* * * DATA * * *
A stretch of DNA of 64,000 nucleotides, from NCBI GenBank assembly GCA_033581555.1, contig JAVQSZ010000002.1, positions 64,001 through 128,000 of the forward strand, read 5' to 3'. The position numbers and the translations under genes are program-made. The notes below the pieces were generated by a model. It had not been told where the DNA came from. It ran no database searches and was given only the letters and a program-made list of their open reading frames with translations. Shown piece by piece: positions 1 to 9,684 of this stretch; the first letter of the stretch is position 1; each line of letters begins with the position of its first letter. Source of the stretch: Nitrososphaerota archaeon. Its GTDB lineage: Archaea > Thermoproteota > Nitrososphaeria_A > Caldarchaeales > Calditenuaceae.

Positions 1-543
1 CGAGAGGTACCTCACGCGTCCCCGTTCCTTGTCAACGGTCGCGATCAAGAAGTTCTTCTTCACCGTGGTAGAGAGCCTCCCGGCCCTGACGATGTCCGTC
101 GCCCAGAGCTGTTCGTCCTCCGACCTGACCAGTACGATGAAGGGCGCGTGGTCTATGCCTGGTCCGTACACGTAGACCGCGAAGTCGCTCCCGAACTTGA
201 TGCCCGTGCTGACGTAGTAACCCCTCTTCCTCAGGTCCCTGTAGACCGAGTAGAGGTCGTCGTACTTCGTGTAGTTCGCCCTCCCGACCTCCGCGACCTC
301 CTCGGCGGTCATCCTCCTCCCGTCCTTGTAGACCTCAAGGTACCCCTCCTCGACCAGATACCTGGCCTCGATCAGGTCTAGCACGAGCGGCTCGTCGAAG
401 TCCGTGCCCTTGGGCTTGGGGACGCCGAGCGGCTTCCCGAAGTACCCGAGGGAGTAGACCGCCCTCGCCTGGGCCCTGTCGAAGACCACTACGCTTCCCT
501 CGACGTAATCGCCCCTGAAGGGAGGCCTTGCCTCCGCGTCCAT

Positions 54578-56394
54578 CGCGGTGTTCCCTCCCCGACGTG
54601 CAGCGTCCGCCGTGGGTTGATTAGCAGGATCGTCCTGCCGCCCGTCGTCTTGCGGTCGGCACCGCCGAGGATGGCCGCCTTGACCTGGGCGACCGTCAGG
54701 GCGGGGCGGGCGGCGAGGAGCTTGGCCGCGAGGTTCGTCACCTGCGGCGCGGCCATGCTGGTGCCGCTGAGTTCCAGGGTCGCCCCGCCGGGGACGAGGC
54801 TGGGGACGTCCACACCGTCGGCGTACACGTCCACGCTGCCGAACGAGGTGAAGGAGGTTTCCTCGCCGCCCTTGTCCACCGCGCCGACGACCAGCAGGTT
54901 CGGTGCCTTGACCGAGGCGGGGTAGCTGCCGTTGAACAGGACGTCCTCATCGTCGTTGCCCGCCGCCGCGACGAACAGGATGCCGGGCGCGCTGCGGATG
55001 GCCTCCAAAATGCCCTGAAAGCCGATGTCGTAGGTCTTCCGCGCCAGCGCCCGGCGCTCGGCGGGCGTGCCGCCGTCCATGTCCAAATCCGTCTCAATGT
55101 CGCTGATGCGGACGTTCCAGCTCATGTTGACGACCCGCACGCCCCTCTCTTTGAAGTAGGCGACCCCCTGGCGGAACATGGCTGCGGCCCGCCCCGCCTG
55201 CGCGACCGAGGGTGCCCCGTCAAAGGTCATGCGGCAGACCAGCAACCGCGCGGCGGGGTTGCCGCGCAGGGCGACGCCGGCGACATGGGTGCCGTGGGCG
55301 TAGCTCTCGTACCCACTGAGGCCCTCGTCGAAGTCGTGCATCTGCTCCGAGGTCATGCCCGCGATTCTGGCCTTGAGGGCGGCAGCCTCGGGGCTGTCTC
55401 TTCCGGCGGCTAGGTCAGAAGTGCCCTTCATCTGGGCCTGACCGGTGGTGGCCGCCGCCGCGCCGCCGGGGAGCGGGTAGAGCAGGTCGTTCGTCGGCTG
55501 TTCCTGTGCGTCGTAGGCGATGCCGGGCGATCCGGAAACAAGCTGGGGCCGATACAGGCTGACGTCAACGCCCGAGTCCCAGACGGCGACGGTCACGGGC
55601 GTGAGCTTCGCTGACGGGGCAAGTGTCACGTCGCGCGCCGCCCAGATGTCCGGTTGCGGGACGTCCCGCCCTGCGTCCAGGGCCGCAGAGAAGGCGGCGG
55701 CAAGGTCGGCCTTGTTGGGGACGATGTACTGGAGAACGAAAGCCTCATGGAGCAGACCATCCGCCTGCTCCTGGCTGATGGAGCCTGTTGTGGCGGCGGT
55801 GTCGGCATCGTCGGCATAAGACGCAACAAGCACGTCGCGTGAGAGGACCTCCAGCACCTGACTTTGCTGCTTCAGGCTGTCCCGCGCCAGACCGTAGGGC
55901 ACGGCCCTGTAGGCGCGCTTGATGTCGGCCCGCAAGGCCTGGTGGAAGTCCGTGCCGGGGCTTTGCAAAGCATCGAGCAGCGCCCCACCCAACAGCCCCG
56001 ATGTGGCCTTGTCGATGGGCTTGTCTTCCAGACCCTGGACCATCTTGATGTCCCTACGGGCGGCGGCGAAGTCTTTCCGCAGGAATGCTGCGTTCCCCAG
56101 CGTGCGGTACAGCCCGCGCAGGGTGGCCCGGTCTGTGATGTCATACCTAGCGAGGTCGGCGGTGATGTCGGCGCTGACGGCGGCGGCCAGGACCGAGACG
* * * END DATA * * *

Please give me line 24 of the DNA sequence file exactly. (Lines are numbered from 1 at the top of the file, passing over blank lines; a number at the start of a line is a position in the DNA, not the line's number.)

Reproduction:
55901 ACGGCCCTGTAGGCGCGCTTGATGTCGGCCCGCAAGGCCTGGTGGAAGTCCGTGCCGGGGCTTTGCAAAGCATCGAGCAGCGCCCCACCCAACAGCCCCG